How the Internet Can, and Cannot, Help You Read Fiction

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What I’d like to do in this short essay is identify two very different kinds of fiction and briefly discuss an example of each. These are not genres but, rather, types – general classifications if you will.

The first type is what I’ll call Fiction Enhanceable by Internet, or FEBI for short. The second is a kind of antithesis, the opposite – Fiction Not Enhanceable by Internet, or Non FEBI. An example of the first is Tripmaster Monkey by Maxine Hong Kingston; of the second, Mohawk by Richard Russo. I would surmise, without really having any way of knowing, that there are almost infinite examples of each kind, so consequently the examples I choose here are wholly arbitrary.

So what do these terms mean? Let me preface the discussion by saying that I’m not interested in literary criticism or analysis here – that is, I won’t be talking about plot, character, style, point of view, theme or anything else like that. I’m going to be discussing how readers can either enhance, or not enhance, the reading experience – how they can, or cannot, make the reading of a novel or short story more pleasurable and develop a fuller grasp and understanding and increase enjoyment considerably by looking things up on the internet in a manner that, before the internet was universally available, would have been impossible as a matter of practicality. In a FEBI this is almost a necessary element of the reading, and in a Non FEBI it cannot help at all because there is nothing to Google.

Let’s start with Tripmaster Monkey. Kingston’s novel is astoundingly erudite, and her erudition is largely responsible for what concerns me here. How so? Just this – the first chapter (I’m using the first paperback Vintage edition of July, 1990) runs from page three to page thirty five. In that space I count forty references to either literature or cinema. (The rest of the book is much the same, though perhaps not in quite so high a ratio.) I will list a few of them shortly for purposes of illustration.

First, let’s consider an imaginary Ideal Average Reader – thirty years old, not a specialist in books or movies, average intelligence, average or moderate level of education. I submit to you that, without the ability to Google (or, what almost seems unimaginable today, the ability to conduct research the old fashioned way, in a library with reference books), the novel would be infinitely less rewarding and perhaps incomprehensible.

And I’m only speaking here of direct references to proper names and titles. There are also inferences that have to be made and understood if the work is to be properly appreciated. For example, a woman complains about her philosophy course:

“I thought we were going to learn about good and evil, human nature, how to be good. You know. What God is like. You know. How to live. But we’re learning about P plus Q arrows R or S. What’s that, haw? I work all day, and commute for two hours, and what do I get? P plus Q arrows R.”

The reader is required to understand that the character evidently doesn’t know that the subject of Philosophy is broken down into many subdivisions; she signed up for a course in Mathematical Logic, a la Gottlob Frege, when what she wanted was a course in Ethics. But if the reader doesn’t know this, or doesn’t have the ability to research it, the whole passage will be hieroglyphics. This is what I mean by Fiction Enhanceable by Internet – the work becomes infinitely more interesting, understandable, enjoyable, and appreciable.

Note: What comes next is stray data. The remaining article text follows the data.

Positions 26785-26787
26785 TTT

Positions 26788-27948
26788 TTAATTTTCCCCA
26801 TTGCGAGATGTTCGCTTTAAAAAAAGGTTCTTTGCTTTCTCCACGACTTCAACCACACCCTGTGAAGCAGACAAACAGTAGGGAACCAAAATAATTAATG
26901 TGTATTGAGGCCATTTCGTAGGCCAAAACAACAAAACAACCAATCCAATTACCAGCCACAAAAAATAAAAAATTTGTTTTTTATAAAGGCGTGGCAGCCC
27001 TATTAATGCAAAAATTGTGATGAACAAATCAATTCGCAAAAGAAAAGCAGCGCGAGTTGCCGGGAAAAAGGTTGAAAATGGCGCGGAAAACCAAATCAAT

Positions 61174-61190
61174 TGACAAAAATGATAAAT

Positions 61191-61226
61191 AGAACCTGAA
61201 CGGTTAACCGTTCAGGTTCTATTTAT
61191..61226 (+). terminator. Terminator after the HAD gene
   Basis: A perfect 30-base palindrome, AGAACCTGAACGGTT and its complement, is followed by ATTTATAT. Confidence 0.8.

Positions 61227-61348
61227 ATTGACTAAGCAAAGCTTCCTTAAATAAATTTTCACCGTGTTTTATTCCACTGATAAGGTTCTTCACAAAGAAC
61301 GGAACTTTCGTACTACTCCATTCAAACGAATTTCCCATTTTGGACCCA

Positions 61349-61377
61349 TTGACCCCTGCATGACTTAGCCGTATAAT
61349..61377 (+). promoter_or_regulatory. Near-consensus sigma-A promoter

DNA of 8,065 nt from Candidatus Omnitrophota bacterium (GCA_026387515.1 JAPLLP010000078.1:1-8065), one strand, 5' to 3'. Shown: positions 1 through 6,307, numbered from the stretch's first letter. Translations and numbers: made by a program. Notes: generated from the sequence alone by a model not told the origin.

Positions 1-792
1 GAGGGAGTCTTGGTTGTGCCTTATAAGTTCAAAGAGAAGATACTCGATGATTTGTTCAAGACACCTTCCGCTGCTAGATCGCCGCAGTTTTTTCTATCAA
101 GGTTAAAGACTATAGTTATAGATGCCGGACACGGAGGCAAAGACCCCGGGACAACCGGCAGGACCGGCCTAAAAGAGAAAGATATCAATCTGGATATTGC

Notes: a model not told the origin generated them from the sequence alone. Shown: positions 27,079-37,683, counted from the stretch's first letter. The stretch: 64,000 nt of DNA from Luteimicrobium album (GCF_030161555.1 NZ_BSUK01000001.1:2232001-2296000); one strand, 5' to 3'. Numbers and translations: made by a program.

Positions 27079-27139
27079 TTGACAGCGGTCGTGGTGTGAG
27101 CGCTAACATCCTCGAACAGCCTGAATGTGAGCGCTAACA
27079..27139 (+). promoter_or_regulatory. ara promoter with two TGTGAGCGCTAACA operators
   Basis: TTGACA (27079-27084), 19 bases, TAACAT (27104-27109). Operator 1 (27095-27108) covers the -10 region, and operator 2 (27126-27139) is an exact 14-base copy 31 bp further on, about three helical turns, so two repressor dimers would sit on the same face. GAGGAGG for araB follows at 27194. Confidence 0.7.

I said I would list some of the allusions Kingston makes in the first thirty odd pages, so here they are:

Page 3: Hemingway’s suicide; Olivier’s film of Hamlet

Page 5: The Lady from Shanghai

Page 7: Count Ilya Tolstoy; Michael Sullivan in King Lear

Page 8: Rilke

Page 9: Saroyan; Steinbeck; Kerouac; Twain; Stevenson; Muir; Stegner; Fante; Bulosano; Atherton; Bierce; Norris; Harte

Page 10: Helen Hunt Jackson; Sam Spade and Miles Archer

Page 11: Cecil B. DeMille

And so it’s easy to see how prepared a reader has to be in order to read a novel such as this and, while it might be an extreme example, it serves to illustrate the general point well. Readers who might otherwise be put off and intimidated by Kingston’s (or anyone else’s) polymath approach need no longer fear it because Google puts everything within easy reach.

But this is not so with a Non FEBI. The example I’ve selected of this type of fiction, Mohawk by Richard Russo, is a powerful case in point. Coming in at 418 pages, there is absolutely nothing that the Ideal Average Reader would have to Google whatsoever. (There are perhaps three small exceptions and even they, in context, are not vital to grasping the novel – Mickey Spillane, Keats, and David Copperfield.) But nothing is required of the reader other than to read. Define literature however you wish – whether in terms of F.R. Leavis style Liberal Humanism or in any of the numerous ‘-ism’s of Theory, Mohawk is pure story in the sense that all that needs to be grasped are the characters and what they say and feel and do. Reading the novel cannot be enhanced by the internet one iota (I discount trivial objections such as “Well some readers may not know too much about cutting leather and they may want to Google some information on it.” We can say that about absolutely anything at all.) References to outside forces of any kind are simply not given by Russo (they are not required in order to tell the story).

I hope the differences between the FEBI and the Non FEBI have been made clear; I love all implications and conclusions about the differences between the two to be investigated by more adventurous scholars and readers.

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